1 (To the chief Musician on Neginoth, Maschil, A Psalm of David, when the Ziphims came and said to Saul, Doth not David hide himself with us?) Save me, O God, by thy name, and judge me by thy strength.
2 Hear my prayer, O God; give ear to the words of my mouth.
3 For strangers are risen up against me, and oppressors seek after my soul: they have not set God before them. Selah.
4 Behold, God is mine helper: the Lord is with them that uphold my soul.
5 He shall reward evil unto mine enemies: cut them off in thy truth.
6 I will freely sacrifice unto thee: I will praise thy name, O LORD; for it is good.
7 For he hath delivered me out of all trouble: and mine eye hath seen his desire upon mine enemies.
David complains of the malice of his enemies. (1-3) Assurance of the Divine favour and protection. (4-7)
1-3 God is faithful, though men are not to be trusted, and it is well for us it is so. David has no other plea to depend upon than God's name, no other power to depend upon than God's strength, and these he makes his refuge and confidence. This would be the effectual answer to his prayers. Looking unto David, betrayed by the men of Judah, and to Jesus, betrayed by one of his apostles, what can we expect from any who have not set God before them, save ingratitude, treachery, malice, and cruelty? What bonds of nature, or friendship, or gratitude, or covenant, will hold those that have broken through the fear of God? Selah; Mark this. Let us set God before us at all times; for if we do not, we are in danger of despair.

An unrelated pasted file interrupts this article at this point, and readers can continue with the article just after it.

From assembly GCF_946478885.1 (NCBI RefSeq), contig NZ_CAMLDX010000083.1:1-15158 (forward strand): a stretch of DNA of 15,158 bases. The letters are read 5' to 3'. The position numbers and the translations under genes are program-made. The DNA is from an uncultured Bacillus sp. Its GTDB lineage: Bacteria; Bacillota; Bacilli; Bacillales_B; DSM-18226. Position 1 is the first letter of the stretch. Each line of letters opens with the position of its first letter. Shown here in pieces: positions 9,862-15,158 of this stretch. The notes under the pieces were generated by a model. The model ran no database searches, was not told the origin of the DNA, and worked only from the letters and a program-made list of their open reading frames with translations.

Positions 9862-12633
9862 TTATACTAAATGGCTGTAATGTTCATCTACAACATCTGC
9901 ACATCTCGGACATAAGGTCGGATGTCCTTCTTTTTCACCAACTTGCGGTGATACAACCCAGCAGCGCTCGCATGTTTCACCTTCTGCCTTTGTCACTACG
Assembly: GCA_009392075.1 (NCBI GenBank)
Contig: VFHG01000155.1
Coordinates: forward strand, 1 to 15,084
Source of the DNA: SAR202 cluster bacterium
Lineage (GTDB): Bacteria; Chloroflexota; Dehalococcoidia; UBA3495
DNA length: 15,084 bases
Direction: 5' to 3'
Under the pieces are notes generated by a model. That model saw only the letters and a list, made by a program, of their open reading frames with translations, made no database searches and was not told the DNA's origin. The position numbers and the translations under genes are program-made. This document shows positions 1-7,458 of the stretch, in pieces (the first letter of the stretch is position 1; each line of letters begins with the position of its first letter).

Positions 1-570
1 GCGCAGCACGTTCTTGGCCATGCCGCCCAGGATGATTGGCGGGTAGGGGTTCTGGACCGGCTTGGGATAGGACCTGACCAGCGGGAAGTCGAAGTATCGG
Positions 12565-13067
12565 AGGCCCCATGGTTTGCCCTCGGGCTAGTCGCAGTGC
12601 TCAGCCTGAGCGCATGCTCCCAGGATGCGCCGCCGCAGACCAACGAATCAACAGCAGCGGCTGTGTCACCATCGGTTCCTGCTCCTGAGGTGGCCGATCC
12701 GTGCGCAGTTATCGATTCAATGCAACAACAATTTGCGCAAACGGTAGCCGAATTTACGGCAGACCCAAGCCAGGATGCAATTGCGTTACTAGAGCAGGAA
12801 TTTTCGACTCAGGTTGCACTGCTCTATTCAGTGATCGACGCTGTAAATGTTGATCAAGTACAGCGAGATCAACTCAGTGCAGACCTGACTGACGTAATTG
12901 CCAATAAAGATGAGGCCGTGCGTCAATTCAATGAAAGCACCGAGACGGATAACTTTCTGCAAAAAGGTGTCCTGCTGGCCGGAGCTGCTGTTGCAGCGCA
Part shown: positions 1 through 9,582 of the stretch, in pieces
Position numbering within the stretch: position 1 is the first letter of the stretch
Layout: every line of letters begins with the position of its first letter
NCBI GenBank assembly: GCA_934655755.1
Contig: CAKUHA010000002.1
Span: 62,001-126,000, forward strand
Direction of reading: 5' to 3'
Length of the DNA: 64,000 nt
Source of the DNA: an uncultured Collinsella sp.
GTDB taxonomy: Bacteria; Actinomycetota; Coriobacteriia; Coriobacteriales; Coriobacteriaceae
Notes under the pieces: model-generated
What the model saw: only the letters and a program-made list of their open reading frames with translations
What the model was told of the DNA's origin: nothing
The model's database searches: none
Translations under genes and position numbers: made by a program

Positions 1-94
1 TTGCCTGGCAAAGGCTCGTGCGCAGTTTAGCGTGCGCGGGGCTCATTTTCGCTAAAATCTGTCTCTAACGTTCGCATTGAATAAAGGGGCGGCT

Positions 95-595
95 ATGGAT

4-7 Behold, God is mine Helper. If we are for him, he is for us; and if he is for us, we need not fear. Every creature is that to us, and no more, which God makes it to be. The Lord will in due time save his people, and in the mean time he sustains them, and bears them up, so that the spirit he has made shall not fail. There is truth in God's threatenings, as well as in his promises; sinners that repent not, will find it so to their cost. David's present deliverance was an earnest of further deliverance. He speaks of the completion of his deliverance as a thing done, though he had as yet many troubles before him; because, having God's promise for it, he was as sure of it as if it was done already. The Lord would deliver him out of all his troubles. May he help us to bear our cross without repining, and at length bring us to share his victories and glory. Christians never should suffer the voice of praise and thanksgiving to cease in the church of the redeemed.
Commentary by Matthew Henry, 1710.
View more commentaries for this chapter:Pulpit Gill's Ellicott